Apr 11, 2001
What's going on here? Four Canadian hockey clubs have qualified to play in this year's Stanley Cup playoffs? Have our calendars backed up 10 years or have we catapulted into a time where the Canadian dollar is healthy and small market teams can handle player salaries? Probably neither. We just happen to be in an era when most Canadian GM's are doing a wonderful job drafting, evaluating talent and getting the most out of fewer dollars.
The Vancouver Canucks, Edmonton Oilers, Toronto Maple Leafs and Ottawa Senators will all be featured in this year's quest for the cup. Quite an accomplishment, considering the uphill battle that Canadian clubs face with taxes, a shrinking dollar and increasing player salaries.
A second round appearance by a Canadian team is even guaranteed, considering Toronto and Ottawa will meet in the first round. Hardly appeasing however, for Canadian fans. Though no team north of the border is considered a strong favorite, natives of hockey's homeland are eagerly awaiting a return of the Stanley Cup - a trophy not won by a Canadian team since the Montreal Canadians in 1993.
Canadian fans take the playoffs personally. They see the Colorado Avalanches and New Jersey Devils of the world dominating their game. Granted, Canadians fill the rosters of most American teams, but this is anything but satisfying. After witnessing their longest championship drought ever, Canadian fans want the Cup back on their soil. I'm sure Americans can understand. Remember when the Toronto Blue Jays owned the World Series for 2 consecutive years?
Ending the drought this year, may be a bit of a stretch. All four Canadian teams are capable of getting hot, but all have question marks. Vancouver was devastated with the loss of their leader and 40-goal man Markus Naslund earlier in the year. If that isn't enough, they were "lucky" enough to draw top ranked Colorado in the first round.
Edmonton has played well down the stretch and as always, they possess a talented, speedy team. Whether they have the depth to compete with the NHL's big boys remains to be seen.
Before the season began, Toronto looked like Canada's best hope in years of bringing home the Stanley Cup. But a poor regular season has all but ended such optimism. With their swiss cheese defense, Toronto will once again be looking to ride the back of goaltender Curtis Joseph.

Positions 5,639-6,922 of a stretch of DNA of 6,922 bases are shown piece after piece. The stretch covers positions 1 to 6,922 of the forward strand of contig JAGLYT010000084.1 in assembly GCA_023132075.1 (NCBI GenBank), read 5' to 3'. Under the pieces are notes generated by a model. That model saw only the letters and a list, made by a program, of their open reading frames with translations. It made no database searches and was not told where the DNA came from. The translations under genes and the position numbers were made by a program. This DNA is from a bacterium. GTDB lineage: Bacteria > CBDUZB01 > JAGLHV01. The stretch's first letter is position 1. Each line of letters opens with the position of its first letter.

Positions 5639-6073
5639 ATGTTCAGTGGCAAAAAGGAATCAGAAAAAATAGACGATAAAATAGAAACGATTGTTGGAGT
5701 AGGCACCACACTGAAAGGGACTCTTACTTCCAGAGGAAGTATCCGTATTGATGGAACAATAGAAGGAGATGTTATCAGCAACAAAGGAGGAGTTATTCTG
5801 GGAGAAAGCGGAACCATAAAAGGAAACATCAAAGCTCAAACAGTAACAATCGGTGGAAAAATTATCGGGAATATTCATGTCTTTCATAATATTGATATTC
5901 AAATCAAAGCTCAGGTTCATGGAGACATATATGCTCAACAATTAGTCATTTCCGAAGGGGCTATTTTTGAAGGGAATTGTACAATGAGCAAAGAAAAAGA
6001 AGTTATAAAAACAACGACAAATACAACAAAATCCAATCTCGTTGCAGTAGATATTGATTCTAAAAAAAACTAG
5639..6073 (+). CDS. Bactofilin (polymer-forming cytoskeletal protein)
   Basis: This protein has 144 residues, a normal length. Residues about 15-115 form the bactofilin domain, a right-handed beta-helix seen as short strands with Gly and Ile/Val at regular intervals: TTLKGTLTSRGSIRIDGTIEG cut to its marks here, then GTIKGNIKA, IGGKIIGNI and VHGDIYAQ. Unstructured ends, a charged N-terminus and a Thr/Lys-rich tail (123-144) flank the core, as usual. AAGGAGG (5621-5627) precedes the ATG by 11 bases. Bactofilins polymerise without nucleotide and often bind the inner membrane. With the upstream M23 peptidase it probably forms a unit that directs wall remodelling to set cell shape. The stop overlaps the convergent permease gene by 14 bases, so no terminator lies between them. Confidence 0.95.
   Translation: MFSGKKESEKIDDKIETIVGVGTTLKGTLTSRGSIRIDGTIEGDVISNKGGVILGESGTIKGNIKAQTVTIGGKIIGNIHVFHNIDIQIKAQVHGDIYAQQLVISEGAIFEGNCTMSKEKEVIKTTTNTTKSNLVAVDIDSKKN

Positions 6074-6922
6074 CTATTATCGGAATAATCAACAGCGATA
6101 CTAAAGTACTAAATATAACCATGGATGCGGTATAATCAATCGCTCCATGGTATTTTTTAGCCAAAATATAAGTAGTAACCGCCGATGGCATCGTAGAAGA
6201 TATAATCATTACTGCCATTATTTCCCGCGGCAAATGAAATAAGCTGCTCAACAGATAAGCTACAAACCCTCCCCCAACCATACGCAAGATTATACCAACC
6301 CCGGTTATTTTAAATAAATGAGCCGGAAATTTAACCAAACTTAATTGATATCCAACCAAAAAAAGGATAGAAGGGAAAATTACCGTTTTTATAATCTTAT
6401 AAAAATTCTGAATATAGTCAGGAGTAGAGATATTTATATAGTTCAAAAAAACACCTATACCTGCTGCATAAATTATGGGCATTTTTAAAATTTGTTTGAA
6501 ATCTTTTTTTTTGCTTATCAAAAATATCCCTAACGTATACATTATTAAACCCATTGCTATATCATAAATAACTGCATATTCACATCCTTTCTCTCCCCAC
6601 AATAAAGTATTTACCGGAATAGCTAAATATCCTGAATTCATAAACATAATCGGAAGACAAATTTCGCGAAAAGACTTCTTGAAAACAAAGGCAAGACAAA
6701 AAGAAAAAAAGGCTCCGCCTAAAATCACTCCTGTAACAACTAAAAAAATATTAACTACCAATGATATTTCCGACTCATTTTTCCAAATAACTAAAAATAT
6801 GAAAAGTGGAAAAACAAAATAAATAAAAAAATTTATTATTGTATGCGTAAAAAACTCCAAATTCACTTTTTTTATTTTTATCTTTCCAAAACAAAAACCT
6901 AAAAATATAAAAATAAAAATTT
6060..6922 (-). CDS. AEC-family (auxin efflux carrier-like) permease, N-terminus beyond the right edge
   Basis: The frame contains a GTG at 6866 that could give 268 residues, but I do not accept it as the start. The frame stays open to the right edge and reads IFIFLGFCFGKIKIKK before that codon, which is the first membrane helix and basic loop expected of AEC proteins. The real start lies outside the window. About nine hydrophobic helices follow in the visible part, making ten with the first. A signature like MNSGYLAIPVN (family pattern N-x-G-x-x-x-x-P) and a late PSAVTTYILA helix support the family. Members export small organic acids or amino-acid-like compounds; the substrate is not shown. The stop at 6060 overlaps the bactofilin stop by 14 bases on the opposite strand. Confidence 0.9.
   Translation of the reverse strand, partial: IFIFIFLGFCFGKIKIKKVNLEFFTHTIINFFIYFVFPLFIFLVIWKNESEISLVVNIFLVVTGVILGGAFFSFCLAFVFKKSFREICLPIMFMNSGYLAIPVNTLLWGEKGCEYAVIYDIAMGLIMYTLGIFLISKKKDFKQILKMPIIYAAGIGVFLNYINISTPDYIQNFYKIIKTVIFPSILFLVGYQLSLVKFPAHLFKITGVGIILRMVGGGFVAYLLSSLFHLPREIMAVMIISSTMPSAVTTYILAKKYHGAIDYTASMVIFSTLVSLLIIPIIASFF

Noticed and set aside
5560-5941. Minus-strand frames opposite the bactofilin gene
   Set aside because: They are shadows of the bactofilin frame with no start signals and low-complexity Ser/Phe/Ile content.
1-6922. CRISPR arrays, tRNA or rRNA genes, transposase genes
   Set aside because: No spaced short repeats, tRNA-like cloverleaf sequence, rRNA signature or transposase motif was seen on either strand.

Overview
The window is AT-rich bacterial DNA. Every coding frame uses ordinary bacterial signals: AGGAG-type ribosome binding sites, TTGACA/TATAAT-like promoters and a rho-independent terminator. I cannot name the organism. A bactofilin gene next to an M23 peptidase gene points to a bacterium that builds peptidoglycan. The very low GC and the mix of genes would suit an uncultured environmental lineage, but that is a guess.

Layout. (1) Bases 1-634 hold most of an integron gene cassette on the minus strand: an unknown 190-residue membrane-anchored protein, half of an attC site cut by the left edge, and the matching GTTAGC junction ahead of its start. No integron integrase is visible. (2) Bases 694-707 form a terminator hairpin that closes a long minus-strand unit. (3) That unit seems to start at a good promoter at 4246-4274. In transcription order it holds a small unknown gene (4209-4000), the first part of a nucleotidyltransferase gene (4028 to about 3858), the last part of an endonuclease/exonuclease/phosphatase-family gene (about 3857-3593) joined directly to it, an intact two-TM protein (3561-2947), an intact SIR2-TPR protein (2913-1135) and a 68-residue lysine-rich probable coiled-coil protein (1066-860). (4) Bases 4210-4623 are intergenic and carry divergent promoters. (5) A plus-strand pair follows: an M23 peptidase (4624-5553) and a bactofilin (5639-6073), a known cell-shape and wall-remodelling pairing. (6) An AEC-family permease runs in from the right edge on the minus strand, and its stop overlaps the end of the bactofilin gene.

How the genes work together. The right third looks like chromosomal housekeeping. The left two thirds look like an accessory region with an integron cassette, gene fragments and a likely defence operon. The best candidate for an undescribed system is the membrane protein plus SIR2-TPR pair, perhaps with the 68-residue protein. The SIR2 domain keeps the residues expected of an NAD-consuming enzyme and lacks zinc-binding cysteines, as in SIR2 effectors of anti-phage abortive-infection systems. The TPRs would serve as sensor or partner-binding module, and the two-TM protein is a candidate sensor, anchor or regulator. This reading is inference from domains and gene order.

Ottawa will look to add to their regular season success by making some noise in the playoffs. Though they possess great offensive talent, the Senators are once again questioned in the areas of goaltending and grit. A first round battle with Toronto will be a great test in erasing such doubts.
Just think. If a Canadian team is lucky enough to get hot and make a run at the Stanley Cup, it would be a David vs. Goliath type victory. It would make up for several years of defeat and frustration, temporarily erase bickering over currency and taxation dilemmas, and restore pride and hope in hockey's first nation.
On the other hand, if Canadian teams remain stepping-stones to the Stanley Cup, it will be back to the drawing board. Another off-season will mean further challenge in keeping core players together due to free agency. Rumors will once again swirl about teams like Ottawa and Calgary possibly relocating and debates over tax breaks will increase.
At this point, Canadian fans will have to take pride in the fact that 66% of their clubs were able to make the playoffs in a less than friendly environment. Small step maybe, but the payoff will be huge if one of them catches a hot streak. After all, in the playoffs anything can happen.
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